UPDATE: Fr. Tim is trying to see who else is going to be around for the protest. Watch this space for further details.

Friday, 15 June 2007

The Effects Of Alcohol...

Having spent several years researching the effects of alcohol consumption (no word of a lie, and I'm not referring to my personal studies in the bar!) it has become a source of endless amusement to read about how all the great alcoholic drinks were invented (or at least promoted) by Religious Orders (think of Chartreuse, Benedictine, Burgundy (yes, monks were responsible for tending those vineyards), Dom Perignon... etc. etc... you get the picture.) Now they've gone a step further...

Over at Idle Speculations, there is a report that Spanish nuns agreed to take part in a study for medical research which involved drinking half a litre of beer each day...

...I forget what the results showed.

Fabulous News!

Err... no, sorry, NOT the Motu Proprio, but still pretty neat news anyway, and as far as I can see I've managed to get my post in early...

Matt Doyle has passed his exams and is henceforth to be known as the Big 3D - "Doctor Daddy Doyle."

Pop over to pass on your congratulations on his tremendous achievement HERE.

Thursday, 14 June 2007

I Said I Wouldn't Do It Again, But...

I know, I know... I promised myself (and several other people) that I wasn't going to rise to the bait again. I was going to be a good girl, and just wait patiently. If the Motu Proprio arrived, then I'd party on down with the rest, but I wasn't going to try and guess when it was due out, because there had been far too many false alarms already.

I had schooled myself so well that, when Fr. Zuhlsdorf reported that the document was waiting for translation into Latin, my heart hardly skipped a beat (though I did run the comment past Fr Tim to see what he thought of it.) But I didn't post on it.

I even managed to stay calm when I read that July 14th had also been proposed - partly because Fr. Z was pretty dismissive.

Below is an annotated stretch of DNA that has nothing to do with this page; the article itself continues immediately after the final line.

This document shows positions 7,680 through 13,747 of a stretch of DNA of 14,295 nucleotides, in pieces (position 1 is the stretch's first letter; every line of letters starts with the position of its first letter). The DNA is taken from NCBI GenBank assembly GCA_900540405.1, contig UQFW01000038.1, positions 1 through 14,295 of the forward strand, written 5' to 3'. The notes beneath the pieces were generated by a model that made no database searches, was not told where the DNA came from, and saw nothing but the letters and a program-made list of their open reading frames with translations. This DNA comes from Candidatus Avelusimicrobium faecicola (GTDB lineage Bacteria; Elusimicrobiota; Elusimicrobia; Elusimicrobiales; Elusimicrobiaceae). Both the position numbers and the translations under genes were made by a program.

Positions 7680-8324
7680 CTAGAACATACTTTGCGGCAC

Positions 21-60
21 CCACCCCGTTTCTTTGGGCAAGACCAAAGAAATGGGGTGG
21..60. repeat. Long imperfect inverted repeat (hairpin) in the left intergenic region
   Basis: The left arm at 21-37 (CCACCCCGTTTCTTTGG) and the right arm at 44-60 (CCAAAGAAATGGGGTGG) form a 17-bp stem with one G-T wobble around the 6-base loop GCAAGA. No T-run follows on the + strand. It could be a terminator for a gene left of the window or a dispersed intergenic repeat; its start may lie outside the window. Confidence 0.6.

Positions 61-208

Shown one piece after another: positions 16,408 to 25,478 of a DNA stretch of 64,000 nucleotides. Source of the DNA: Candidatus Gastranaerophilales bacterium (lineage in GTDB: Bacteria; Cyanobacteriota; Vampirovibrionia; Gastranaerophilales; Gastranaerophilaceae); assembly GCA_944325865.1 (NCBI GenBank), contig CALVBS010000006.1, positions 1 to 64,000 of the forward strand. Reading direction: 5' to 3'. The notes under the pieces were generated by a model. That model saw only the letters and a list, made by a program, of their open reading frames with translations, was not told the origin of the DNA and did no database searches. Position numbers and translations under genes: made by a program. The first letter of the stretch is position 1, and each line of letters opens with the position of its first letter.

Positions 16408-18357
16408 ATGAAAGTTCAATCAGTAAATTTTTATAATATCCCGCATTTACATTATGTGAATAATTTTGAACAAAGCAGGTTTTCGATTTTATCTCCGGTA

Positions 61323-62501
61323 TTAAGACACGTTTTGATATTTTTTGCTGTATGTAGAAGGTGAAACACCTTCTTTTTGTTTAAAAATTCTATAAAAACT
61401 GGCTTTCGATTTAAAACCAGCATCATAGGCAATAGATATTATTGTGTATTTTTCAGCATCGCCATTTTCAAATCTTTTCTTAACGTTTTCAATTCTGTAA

But then I spotted his latest post: there is a report out suggesting that the Holy Father will publish the Motu Proprio before he leaves the Apostolic Palace in Rome for his summer break.

This isn't much help to me: I have no idea when the Holy Father plans to go on holiday. I do know that he's going to be meeting Tony Blair before Blair steps down as PM on 27th June. I seem to recall that the meeting will be on June 23rd, and since there was a suggestion that Blair would be staying at the English College as a guest of Cardinal Murphy-O'Connor, presumably the Holy Father will still be at the Vatican rather than meeting Blair at Castelgandolpho...

However, what got me really excited was Fr. Z's comment that a friend of the Pope, Monsignor Nicholas Bux, says it is a matter of days before the Motu Proprio is released.

Oooh... I better go and buy another bottle of bubbly, just in case...

(Mantilla-twitch to Carolina Canonball for the photo which I swiped from her latest blog banner... but I'm sure she'll forgive me, as I did provide the caption...!)

Wednesday, 13 June 2007

The Bad Catholic's Guide

As I mentioned before, Ma Beck and I are reading the same book (albeit different copies... transatlantic book sharing clubs never did get off the ground): The Bad Catholic's Guide to Wine, Whiskey & Song by John Zmirak & Denise Matychowiak.

I haven't read the first book in the series (The Bad Catholic's Guide to Good Living) but, based on my reading of the first few entries of the second book, I had to pop over to Amazon and order it.